A treaty to ban Nuclear Weapons

  • Fifty countries on 20th Sept 2017 signed a treaty to ban nuclear weapons, a pact that the world’s nuclear powers spurned but supporters hailed as a historic agreement nonetheless.
  • Before the day was out, 50 states as different as Indonesia and Ireland had put their names to the treaty; others can sign later if they like. 
  • Guyana, Thailand and the Vatican also have already ratified the treaty, which needs 50 ratifications to take effect among the nations that back it.
  • They would be barred from developing, testing, producing, manufacturing, otherwise acquiring, possessing or stockpiling nuclear weapons “under any circumstances.”
  • Seven decades after the United States dropped two atomic bombs on Japan during World War II the only use of nuclear weapons there are believed to be about 15,000 of them in the world today.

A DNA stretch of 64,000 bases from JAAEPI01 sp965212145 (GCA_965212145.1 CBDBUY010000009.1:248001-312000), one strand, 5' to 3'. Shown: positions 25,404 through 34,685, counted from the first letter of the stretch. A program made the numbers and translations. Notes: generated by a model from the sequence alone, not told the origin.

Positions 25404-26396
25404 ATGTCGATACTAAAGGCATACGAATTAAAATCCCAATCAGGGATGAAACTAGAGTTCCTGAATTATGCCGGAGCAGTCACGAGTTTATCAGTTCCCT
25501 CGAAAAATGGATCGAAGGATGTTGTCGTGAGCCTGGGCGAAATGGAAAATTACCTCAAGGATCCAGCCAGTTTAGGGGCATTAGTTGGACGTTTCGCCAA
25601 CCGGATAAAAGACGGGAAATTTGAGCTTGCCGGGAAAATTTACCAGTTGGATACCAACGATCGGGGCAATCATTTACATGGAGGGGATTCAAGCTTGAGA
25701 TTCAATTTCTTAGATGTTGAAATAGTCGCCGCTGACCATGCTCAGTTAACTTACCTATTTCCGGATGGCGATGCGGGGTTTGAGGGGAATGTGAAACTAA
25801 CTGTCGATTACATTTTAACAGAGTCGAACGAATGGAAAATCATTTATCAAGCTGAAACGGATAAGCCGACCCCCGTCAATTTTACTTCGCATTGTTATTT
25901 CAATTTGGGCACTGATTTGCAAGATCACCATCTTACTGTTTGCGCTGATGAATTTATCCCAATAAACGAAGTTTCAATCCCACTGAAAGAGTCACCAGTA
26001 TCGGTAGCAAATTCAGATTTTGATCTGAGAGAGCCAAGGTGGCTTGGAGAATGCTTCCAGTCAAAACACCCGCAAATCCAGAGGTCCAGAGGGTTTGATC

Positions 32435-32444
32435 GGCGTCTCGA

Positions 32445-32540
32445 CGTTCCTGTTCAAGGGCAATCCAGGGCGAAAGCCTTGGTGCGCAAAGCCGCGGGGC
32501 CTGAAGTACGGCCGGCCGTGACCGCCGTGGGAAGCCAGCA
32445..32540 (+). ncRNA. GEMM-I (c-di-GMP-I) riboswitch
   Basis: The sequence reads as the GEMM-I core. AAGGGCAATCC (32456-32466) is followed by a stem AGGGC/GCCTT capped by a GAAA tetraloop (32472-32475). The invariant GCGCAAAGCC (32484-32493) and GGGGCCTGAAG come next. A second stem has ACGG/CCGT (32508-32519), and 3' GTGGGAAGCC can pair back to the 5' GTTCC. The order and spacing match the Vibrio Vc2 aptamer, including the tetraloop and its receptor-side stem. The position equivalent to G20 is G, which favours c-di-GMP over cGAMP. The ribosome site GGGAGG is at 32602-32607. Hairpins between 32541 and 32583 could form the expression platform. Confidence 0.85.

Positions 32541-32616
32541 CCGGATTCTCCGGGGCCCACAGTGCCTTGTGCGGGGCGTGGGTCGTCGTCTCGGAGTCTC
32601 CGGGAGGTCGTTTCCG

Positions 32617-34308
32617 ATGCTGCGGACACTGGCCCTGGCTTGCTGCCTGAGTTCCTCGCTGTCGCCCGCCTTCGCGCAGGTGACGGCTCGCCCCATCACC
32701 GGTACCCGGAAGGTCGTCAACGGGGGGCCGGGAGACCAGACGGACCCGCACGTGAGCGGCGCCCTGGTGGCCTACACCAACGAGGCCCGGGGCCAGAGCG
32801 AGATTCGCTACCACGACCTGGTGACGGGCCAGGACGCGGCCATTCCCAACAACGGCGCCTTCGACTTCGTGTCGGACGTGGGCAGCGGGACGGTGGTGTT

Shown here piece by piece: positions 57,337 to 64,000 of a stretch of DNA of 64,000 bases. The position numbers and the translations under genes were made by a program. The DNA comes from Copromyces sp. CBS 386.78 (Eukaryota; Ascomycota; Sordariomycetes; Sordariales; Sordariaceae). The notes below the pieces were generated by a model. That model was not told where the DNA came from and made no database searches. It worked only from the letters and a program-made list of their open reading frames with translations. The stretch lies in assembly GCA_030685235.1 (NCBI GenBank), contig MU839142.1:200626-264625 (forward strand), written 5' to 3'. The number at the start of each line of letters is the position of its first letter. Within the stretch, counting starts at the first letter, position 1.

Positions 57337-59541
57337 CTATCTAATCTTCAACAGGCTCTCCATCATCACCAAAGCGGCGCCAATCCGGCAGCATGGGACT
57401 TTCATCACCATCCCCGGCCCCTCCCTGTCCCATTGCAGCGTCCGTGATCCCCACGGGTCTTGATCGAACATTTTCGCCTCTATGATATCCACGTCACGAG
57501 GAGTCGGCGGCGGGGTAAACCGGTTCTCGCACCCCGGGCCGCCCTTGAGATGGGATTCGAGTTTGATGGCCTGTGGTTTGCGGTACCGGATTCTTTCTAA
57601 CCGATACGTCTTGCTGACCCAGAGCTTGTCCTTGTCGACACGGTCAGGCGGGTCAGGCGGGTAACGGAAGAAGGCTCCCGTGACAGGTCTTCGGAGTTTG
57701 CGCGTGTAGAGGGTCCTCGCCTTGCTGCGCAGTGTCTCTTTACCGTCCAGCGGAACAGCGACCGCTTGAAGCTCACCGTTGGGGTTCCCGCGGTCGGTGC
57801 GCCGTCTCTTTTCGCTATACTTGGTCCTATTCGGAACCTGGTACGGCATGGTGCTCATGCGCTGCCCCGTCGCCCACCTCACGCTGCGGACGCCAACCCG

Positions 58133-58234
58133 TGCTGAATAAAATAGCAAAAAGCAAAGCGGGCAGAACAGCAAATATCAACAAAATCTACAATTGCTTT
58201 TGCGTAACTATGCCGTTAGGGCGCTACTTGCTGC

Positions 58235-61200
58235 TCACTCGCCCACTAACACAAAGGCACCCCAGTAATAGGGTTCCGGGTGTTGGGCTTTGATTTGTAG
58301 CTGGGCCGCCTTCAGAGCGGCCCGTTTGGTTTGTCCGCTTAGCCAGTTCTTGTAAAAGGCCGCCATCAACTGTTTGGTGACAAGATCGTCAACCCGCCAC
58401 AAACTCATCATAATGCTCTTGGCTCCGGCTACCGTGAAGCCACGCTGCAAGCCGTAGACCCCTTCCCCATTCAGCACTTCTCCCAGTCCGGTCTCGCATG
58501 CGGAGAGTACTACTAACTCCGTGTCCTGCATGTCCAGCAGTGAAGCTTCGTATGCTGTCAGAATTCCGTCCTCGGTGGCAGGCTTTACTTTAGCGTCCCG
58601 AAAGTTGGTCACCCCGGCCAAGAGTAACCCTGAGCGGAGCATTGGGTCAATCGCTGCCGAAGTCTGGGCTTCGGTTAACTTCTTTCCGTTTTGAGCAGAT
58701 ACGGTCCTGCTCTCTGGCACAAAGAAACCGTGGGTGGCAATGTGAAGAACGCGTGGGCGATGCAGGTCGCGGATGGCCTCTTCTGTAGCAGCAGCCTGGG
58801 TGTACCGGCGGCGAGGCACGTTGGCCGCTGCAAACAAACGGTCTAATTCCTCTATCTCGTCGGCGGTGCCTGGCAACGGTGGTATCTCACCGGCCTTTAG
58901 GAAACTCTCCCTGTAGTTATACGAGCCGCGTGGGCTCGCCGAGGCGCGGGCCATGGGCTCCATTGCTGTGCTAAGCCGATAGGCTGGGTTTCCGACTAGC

• Amid rising tensions over North Korea’s nuclear and missile tests, U.N. Secretary – General Antonio Guterres said that the threat of a nuclear attack is at its highest level since the end of the Cold War.
  • Supporters of the pact say it’s time to push harder toward eliminating atomic weapons than nations have done through the nearly 50-year-old Nuclear Non-Proliferation Treaty.

Terms of the Treaty

  • Under its terms, non-nuclear nations agreed not to pursue nukes in exchange for a commitment by the five original nuclear powers the U.S., Russia, Britain, France and China to move toward nuclear disarmament and to guarantee other states’ access to peaceful nuclear technology for producing energy.
  • More than 120 countries approved the new nuclear weapons ban treaty in July over opposition from nuclear – armed countries and their allies, who boycotted negotiations.
  • The U.S., Britain and France said the prohibition wouldn’t work and would end up disarming their nations while emboldening “bad actors,”.
  • Brazil was the first country to sign onto the ban, followed by nations from Algeria to Venezuela.

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